Senate Municipal Plan Design Language Falls Short – Undercuts Savings

Posted by John Regan on Jun 14, 2011 12:31:00 PM

describe the imageAssociated Industries of Massachusetts is asking lawmakers to adopt the House version of a bill giving cities and towns the power to control health insurance costs.

AIM said in a letter to budget conferees that the Senate version of the municipal health measure would undermine the estimated $100 million in savings promised by the bill.

AIM's concern about the Senate bill was confirmed this morning by a study showing that:  “Dozens of communities across the state would lose the benefits of municipal health care reform under the Senate’s provision requiring that municipal contributions for retirees be the same as for active employees, according to a preliminary analysis by the Massachusetts Taxpayers Foundation. The Foundation has identified 50 municipalities and regional school districts that would be impacted, with that number likely to be as high as 100 when all communities have been analyzed.”

Click here to read the MTF analysis.

AIM and Massachusetts employers generally support municipal health reform because the spiraling cost of health insurance is eroding the ability of city and town governments to deliver educational, public safety and other services upon which the economy depends.

Topics: Associated Industries of Massachusetts, Health Care Reform, AIM, Municipal Reform, Controlling Health Care Costs, Senate Budget

Early Intervention & Controlling Massachusetts Health Care Costs

Posted by Eileen McAnneny on Jun 2, 2010 10:00:00 AM

One item passed during the Senate budget debate highlights the dilemma and challenge facing lawmakers in these trying economic and fiscal times.

On the one hand, the Senate has made controlling health care costs for small businesses a top legislative priority for this session. On the other hand, they continue to advance policies that add new costs for the very businesses they seek to help.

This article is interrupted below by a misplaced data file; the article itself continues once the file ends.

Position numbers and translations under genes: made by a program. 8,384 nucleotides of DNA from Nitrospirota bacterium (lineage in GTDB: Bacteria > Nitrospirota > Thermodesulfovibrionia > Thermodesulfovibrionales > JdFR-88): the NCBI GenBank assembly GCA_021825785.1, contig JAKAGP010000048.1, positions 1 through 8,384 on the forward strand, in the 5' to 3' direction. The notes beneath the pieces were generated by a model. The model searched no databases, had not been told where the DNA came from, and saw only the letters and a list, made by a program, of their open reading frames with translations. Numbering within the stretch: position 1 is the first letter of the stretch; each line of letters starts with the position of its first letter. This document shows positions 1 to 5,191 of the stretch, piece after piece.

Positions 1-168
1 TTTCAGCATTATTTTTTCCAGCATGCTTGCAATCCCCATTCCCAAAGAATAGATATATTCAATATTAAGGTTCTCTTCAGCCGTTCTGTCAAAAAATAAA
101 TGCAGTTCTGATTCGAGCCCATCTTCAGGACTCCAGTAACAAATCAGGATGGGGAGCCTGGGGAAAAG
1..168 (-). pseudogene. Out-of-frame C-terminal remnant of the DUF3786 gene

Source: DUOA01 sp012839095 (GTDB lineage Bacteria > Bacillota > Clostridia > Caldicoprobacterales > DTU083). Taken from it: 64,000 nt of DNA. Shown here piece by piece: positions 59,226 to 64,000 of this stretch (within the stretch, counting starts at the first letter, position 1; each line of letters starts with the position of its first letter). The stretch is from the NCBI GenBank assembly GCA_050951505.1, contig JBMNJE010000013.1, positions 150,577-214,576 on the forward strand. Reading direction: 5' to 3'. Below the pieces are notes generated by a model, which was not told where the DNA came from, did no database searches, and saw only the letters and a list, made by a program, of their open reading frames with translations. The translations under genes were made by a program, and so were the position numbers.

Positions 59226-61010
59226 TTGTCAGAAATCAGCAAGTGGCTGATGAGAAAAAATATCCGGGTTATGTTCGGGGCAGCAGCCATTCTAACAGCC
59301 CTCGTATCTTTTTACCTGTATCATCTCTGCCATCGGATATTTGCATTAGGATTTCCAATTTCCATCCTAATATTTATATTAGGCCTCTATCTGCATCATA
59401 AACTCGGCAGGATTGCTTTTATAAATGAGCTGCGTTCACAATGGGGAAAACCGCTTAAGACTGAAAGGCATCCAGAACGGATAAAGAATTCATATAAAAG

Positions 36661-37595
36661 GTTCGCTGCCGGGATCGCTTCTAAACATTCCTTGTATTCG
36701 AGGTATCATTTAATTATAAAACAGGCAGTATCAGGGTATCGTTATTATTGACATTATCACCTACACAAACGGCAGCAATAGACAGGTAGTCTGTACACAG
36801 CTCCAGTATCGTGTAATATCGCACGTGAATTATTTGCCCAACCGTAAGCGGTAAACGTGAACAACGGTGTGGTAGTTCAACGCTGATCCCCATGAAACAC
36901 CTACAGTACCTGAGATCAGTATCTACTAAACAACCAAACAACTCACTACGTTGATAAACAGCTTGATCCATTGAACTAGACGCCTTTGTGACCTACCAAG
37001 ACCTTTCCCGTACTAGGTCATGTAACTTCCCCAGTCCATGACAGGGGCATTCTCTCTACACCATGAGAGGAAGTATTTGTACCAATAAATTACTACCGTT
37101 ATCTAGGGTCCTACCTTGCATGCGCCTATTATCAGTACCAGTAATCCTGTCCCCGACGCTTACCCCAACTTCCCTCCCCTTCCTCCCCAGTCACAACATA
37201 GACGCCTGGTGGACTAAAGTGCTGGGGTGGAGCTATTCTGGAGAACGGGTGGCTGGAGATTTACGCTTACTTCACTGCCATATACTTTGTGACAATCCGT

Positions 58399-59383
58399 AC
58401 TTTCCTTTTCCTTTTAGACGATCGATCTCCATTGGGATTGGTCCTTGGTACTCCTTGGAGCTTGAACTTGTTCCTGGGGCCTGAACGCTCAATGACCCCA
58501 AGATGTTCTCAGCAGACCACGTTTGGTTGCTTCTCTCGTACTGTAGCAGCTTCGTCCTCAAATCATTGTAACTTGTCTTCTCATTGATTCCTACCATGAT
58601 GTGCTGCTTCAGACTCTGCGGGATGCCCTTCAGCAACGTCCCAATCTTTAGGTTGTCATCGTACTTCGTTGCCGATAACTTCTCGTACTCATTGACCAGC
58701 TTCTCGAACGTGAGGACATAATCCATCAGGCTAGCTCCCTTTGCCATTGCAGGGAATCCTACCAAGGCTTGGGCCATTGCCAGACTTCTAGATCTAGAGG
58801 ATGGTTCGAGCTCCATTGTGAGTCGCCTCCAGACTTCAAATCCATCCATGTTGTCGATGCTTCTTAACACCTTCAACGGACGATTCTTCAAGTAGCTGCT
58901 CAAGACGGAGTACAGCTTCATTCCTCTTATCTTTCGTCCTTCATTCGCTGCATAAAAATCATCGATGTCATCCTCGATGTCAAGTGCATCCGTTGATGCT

Budget Amendment #628 excludes early intervention services from being subject to co-payments or deductibles for coverage offered through a licensed carrier. Early Intervention services are provided to young children from birth until their third birthday. By excluding early intervention services from any type of cost-sharing mechanism, including co-payments and deductibles, employers have less ability to control their health care costs and keep monthly premiums at a minimum through use of innovative benefit design.

While we recognize the value of early intervention services, AIM is not supportive of this measure as it increases monthly premiums at a time when employers are struggling with the high cost of health care, and sets a bad precedent as the Senate works to provide relief to small businesses.

Small- and medium-sized businesses will largely bear this new cost since large, self-insured employers that are governed by the Federal Employee Retirement Income Security Act (ERISA) are not subject to this new mandate.

We cannot make the cost of health care "free" to consumers while thinking we can keep costs down for businesses at the same time. Someone has to pay for the health care consumed.

If patients do not have out-of-pocket expenses, they consume more health care services than they need. This does not lower costs. If businesses must shoulder more of the cost of a particular service, as proposed by this amendment, there will be less money available for other types of health care benefit; less for compensation to employees; and less for investment in the business.

Lawmakers can no longer shield consumers from the true costs of health care. Consumers are key to transforming out health care system into a more rational and efficient one. The policy to disallow cost sharing for early intervention services is a step in the wrong direction and at odds with the Senate goal of reducing health care costs for small businesses.

We hope this language is not adopted in the final budget approved by the Budget Conference Committee and sent to the Governor


We hope this language is not adopted in the final budget approved by the Budget Conference Committee and sent to the Governor

Topics: Health Care Reform, Health Care Costs, Controlling Health Care Costs, Senate Budget, Massachusetts, Federal Employee Retirement Income Security Act, Early Intervention Services

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